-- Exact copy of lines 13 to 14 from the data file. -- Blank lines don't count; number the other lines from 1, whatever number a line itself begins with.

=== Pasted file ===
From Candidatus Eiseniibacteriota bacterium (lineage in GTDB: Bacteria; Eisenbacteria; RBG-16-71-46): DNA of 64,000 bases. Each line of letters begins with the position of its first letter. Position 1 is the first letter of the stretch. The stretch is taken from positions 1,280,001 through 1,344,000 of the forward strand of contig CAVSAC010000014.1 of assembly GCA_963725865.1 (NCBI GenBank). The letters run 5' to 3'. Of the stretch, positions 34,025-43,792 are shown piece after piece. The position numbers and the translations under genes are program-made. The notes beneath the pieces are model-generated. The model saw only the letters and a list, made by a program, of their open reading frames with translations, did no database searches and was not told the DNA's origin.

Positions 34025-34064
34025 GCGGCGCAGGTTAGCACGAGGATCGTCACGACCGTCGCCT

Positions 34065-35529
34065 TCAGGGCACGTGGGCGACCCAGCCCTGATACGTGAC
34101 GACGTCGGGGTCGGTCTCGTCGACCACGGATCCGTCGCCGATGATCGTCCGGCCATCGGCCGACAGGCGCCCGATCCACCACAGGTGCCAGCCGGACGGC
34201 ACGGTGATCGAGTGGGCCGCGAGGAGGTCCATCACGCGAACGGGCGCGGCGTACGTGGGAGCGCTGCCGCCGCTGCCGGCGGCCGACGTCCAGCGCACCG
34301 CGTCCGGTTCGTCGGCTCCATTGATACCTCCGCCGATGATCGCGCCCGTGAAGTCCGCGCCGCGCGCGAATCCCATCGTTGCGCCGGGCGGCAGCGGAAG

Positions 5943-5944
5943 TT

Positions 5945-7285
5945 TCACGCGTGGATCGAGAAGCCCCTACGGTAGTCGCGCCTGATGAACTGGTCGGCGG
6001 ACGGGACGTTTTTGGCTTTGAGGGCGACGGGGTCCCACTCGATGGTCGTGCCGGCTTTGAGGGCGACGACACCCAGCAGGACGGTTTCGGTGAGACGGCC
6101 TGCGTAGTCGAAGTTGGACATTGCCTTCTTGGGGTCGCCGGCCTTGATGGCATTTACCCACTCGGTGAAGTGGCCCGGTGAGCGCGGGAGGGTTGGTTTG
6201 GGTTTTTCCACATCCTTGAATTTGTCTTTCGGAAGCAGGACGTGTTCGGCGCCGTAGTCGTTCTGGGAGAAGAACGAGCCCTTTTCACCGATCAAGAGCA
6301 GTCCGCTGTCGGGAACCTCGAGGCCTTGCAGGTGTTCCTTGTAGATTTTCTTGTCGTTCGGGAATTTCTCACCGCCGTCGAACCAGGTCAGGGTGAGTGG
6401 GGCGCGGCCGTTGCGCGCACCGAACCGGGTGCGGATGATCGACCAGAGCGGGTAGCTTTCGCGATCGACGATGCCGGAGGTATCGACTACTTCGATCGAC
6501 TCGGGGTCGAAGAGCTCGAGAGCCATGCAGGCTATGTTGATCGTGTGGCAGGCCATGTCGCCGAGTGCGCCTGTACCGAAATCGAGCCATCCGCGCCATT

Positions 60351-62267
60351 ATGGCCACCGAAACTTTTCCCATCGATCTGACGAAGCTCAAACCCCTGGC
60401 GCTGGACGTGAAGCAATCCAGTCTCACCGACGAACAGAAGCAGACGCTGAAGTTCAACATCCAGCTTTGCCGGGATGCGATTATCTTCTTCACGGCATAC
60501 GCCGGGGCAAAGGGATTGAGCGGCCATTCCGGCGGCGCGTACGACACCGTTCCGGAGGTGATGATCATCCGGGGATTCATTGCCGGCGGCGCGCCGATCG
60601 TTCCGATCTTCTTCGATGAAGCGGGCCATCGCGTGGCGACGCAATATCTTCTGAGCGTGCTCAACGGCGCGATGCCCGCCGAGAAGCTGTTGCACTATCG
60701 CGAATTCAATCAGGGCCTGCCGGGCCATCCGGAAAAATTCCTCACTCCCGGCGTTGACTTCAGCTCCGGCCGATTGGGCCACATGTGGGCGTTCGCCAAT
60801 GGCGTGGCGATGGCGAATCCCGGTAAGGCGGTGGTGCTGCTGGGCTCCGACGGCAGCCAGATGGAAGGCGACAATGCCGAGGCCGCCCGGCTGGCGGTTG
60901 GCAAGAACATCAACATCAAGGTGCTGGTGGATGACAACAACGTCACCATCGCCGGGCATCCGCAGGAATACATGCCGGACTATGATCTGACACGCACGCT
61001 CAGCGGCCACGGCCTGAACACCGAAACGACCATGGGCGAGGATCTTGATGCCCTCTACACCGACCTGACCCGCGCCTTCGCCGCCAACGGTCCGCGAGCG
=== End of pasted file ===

6001 ACGGGACGTTTTTGGCTTTGAGGGCGACGGGGTCCCACTCGATGGTCGTGCCGGCTTTGAGGGCGACGACACCCAGCAGGACGGTTTCGGTGAGACGGCC
6101 TGCGTAGTCGAAGTTGGACATTGCCTTCTTGGGGTCGCCGGCCTTGATGGCATTTACCCACTCGGTGAAGTGGCCCGGTGAGCGCGGGAGGGTTGGTTTG